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satoru ito architects builds a japanese timber farmhouse in kashima

a house designed for its rural roots in kashima

 

Satoru Ito Architects and Associates designs this House in Kashima for a couple and their two children. Covering only a single-level, the interiors are a celebration of their exposed timber structure. The site is located in Japan‘s Ibaraki Prefecture and lies along the eastern edge of a region that was largely farmland until it was developed into a sprawling residential area following World War II, a period of rapid growth for the place.

 

The plot itself is large enough to host a dwelling surrounded by a large garden, a characteristic which the architects sought to highlight. ‘If the garden is not designed to allow people to go outside, it will become a negative external space where weeds will only eat up time and effort,’ notes the design team, ‘One of the important themes of this project was how to create a relationship between the inside and outside without wasting the large site.’

satoru ito architects kashimaimages © Vincent Hecht | @atelier.vincent.hecht

 

 

satoru ito looks to the farmhouse typology

 

In organizing its House in Kashima, Satoru Ito Architects and Associates ensures a balance between functional living spaces and gardened outdoor areas, dividing the useful programming among secondary buildings. The farmhouse typology was used as precedent, as such dwellings often encompass a main house, a barn, and a warehouse, with occupants often moving in-between to make full use of the interstitial outdoor space. ‘Referring to this type of housing, we decided to divide the building into the main house, parking lot, outdoor storage, and water supply area,’ note the architects.

satoru ito architects kashima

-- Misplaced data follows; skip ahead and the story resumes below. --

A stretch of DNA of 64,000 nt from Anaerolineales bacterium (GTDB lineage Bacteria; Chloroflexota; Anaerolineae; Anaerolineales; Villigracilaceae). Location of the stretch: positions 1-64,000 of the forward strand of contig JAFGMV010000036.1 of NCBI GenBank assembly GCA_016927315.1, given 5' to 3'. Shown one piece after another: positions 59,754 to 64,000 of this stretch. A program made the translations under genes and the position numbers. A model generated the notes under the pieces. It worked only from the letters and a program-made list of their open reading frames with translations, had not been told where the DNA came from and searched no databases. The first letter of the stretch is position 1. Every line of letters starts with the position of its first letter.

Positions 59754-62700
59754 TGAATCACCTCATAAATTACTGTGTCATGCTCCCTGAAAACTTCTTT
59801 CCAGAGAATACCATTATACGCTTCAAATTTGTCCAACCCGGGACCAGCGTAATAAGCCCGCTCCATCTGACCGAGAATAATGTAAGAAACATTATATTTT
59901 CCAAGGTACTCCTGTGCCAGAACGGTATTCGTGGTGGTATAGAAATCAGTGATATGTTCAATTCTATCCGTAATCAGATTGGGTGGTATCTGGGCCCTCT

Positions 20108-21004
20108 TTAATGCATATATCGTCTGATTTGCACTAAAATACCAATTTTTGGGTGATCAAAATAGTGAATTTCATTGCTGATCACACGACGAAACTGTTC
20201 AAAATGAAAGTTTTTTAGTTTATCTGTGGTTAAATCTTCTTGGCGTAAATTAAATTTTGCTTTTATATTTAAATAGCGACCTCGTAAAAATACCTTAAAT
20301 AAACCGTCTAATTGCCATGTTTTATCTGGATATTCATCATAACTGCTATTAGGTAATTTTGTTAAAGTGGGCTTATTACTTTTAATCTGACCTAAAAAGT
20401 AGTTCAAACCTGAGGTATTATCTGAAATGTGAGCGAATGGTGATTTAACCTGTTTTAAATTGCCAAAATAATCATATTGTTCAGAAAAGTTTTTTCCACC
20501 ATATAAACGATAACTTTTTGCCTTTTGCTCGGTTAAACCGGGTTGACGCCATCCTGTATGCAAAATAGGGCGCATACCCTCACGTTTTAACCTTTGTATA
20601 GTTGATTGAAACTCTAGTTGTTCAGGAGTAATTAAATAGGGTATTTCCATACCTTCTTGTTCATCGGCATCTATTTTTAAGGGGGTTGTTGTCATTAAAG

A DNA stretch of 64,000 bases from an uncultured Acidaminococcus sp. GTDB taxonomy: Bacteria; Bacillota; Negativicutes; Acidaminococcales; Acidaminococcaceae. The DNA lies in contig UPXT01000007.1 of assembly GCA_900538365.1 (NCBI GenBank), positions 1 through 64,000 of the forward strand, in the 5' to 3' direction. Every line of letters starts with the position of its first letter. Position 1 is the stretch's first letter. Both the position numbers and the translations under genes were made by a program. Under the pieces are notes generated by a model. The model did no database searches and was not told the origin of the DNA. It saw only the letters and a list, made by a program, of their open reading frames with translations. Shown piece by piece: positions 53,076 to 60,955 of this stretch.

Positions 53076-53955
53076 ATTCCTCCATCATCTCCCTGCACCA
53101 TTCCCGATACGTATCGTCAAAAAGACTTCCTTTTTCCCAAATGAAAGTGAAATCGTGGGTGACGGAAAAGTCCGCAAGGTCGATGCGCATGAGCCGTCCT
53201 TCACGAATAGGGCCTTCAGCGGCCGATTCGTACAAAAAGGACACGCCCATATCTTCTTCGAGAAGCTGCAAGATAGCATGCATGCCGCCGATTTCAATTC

crossing inside from the garden

 

Satoru Ito Architects’ House in Kashima is recognized primarily by its main house, surrounded by eaves on all four sides. The team notes that these eaves are ‘one room deep,’ creating a semi-enclosed threshold — finished with an earthen floor and a deck — which obscures the boundary between the garden and the interiors. These dramatic eaves are supported with a thoughtful structure which makes use of ‘elbows’ rather than columns to ensure an uninterrupted zone.

satoru ito architects kashimasliding doors segment the interiors according to the needs of the occupant

satoru ito architects kashimaoccupants cross a number of layered thresholds between the garden and the center of the house

satoru ito architects kashimasunlight floods the interiors through full-height windows

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lofty ceilings express the timber structure

satoru ito architects kashima
the interior has a circulation line without dead ends to create a layered sense of depth

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a sheltered car park softens the house’s boundary

ARCHITECTURE IN JAPAN (1266)

RESIDENTIAL ARCHITECTURE AND INTERIORS (2918)

VINCENT HECHT (15)

WOOD AND TIMBER ARCHITECTURE (552)

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